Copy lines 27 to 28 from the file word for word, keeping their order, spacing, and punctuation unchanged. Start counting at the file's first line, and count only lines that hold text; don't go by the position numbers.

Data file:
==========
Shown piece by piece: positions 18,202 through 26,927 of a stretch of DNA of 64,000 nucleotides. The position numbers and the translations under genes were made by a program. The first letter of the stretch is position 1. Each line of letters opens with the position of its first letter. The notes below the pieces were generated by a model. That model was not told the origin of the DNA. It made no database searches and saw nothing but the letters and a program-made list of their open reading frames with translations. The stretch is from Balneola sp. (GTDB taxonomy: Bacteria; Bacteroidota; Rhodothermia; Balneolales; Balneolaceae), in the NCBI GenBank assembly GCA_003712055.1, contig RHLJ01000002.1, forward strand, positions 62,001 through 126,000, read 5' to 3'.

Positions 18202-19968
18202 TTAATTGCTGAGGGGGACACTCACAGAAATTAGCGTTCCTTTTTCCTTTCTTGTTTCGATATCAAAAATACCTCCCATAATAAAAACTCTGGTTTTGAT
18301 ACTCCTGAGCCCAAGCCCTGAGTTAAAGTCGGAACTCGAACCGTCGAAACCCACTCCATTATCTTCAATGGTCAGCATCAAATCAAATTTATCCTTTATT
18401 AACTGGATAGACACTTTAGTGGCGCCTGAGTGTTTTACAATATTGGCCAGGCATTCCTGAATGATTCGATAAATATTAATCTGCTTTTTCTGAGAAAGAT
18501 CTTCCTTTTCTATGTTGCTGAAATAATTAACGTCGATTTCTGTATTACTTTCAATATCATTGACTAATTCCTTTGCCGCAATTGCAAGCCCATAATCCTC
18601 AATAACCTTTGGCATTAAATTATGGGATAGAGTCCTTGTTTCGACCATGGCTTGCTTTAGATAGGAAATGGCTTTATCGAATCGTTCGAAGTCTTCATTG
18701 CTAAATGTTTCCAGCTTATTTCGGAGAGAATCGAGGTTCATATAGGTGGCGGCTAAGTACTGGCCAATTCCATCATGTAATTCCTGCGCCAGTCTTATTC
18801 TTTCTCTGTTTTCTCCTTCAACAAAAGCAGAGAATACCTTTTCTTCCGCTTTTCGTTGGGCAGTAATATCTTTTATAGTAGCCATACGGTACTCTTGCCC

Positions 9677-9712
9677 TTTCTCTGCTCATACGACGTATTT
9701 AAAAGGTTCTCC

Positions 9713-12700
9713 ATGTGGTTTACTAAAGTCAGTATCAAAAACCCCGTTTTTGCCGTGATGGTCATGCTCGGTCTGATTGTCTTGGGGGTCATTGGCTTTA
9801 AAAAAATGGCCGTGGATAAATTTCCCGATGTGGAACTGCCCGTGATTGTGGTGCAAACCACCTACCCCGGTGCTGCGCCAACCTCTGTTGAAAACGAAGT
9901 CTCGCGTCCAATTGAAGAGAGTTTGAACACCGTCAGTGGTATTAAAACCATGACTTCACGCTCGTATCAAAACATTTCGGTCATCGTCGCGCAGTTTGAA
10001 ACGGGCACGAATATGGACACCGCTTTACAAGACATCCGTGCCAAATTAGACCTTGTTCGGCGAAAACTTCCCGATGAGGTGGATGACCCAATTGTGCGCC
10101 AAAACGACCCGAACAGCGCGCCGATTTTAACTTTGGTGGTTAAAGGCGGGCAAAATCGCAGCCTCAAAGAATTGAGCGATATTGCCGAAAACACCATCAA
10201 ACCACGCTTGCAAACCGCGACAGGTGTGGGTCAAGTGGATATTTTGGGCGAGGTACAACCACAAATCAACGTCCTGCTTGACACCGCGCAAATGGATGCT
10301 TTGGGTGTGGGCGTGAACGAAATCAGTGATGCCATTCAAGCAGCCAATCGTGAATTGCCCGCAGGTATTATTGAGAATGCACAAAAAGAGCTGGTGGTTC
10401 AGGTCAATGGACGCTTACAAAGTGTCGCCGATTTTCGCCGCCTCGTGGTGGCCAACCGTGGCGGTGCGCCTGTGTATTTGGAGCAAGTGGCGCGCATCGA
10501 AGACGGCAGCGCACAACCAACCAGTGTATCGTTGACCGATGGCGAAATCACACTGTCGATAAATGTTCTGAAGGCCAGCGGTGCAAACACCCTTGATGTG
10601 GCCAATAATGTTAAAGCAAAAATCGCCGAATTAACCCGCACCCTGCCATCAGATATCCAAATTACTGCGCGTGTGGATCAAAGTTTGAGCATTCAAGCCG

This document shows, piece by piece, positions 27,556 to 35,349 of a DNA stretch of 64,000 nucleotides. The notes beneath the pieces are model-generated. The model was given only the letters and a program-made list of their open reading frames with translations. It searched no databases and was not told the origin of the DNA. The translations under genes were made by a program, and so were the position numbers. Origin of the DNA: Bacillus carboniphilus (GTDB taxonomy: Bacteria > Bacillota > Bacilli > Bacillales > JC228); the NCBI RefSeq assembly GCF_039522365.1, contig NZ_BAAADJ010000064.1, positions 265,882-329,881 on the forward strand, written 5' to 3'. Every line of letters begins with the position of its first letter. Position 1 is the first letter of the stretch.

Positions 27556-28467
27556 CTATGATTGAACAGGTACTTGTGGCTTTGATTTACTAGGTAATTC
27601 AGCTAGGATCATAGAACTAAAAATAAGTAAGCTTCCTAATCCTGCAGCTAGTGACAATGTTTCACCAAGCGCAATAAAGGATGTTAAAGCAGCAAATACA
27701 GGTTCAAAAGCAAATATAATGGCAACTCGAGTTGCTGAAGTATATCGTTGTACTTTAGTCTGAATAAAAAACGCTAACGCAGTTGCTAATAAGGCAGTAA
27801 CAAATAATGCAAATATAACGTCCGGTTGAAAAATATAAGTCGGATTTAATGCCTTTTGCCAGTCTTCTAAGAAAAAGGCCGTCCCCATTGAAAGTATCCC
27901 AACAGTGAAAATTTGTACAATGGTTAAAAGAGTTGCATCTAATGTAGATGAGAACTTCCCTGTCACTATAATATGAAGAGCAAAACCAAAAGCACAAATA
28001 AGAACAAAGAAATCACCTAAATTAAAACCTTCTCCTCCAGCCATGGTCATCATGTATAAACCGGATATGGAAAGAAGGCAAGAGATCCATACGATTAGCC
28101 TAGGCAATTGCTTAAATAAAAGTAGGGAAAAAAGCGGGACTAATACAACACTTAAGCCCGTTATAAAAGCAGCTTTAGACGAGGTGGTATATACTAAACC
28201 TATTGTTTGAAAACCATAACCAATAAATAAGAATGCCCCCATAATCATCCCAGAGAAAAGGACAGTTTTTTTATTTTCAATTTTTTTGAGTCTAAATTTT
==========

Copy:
27601 AGCTAGGATCATAGAACTAAAAATAAGTAAGCTTCCTAATCCTGCAGCTAGTGACAATGTTTCACCAAGCGCAATAAAGGATGTTAAAGCAGCAAATACA
27701 GGTTCAAAAGCAAATATAATGGCAACTCGAGTTGCTGAAGTATATCGTTGTACTTTAGTCTGAATAAAAAACGCTAACGCAGTTGCTAATAAGGCAGTAA